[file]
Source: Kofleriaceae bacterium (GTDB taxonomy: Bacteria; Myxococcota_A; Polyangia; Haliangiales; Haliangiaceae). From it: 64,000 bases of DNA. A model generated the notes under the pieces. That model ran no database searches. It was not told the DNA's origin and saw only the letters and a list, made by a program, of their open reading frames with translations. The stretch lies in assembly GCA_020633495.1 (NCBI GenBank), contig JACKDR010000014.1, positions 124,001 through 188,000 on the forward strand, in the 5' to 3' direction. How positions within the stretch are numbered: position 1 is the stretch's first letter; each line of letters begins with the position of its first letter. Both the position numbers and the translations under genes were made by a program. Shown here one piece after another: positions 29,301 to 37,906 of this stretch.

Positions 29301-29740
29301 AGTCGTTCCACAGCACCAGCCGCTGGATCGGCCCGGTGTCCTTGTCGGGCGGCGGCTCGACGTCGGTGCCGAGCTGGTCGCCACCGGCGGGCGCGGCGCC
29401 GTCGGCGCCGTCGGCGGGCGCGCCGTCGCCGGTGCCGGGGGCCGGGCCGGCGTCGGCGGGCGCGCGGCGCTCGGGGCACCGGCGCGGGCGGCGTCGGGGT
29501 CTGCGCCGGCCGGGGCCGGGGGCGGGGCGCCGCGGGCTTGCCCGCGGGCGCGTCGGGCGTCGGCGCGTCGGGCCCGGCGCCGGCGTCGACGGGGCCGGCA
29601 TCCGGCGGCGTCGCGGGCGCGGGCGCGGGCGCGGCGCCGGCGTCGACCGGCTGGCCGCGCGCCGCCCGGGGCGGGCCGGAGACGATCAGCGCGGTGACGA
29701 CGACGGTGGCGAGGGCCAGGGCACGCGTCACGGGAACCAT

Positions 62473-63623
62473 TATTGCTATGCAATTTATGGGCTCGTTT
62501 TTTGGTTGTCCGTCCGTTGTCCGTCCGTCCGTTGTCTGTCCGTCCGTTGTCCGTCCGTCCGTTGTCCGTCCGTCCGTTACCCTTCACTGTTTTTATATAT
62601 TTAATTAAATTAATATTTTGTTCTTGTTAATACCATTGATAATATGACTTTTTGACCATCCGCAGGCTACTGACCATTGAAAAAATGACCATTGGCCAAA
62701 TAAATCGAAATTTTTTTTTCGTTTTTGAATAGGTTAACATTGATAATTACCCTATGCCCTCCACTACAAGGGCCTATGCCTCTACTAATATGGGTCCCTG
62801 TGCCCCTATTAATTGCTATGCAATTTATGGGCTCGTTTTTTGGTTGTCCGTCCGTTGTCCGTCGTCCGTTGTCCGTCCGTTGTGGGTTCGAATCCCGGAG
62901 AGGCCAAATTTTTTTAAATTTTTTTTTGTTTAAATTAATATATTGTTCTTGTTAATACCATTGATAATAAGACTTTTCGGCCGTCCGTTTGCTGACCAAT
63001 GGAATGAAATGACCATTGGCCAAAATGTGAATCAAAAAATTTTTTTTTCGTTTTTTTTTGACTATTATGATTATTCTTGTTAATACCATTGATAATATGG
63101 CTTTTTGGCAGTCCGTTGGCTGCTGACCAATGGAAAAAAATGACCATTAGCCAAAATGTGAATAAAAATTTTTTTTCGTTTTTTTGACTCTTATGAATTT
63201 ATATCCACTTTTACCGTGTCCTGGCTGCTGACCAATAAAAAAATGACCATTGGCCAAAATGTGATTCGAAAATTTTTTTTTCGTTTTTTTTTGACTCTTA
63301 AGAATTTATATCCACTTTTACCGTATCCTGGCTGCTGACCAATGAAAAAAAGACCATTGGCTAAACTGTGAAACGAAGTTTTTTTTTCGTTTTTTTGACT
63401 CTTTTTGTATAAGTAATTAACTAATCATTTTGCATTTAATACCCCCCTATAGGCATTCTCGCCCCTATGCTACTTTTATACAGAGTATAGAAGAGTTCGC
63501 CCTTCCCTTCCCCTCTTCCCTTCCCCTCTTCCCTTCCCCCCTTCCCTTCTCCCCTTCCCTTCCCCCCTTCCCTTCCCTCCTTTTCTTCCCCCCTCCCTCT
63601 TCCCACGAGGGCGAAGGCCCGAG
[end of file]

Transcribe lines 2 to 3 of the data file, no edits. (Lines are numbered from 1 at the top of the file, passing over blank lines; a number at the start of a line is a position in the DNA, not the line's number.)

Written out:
Positions 29301-29740
29301 AGTCGTTCCACAGCACCAGCCGCTGGATCGGCCCGGTGTCCTTGTCGGGCGGCGGCTCGACGTCGGTGCCGAGCTGGTCGCCACCGGCGGGCGCGGCGCC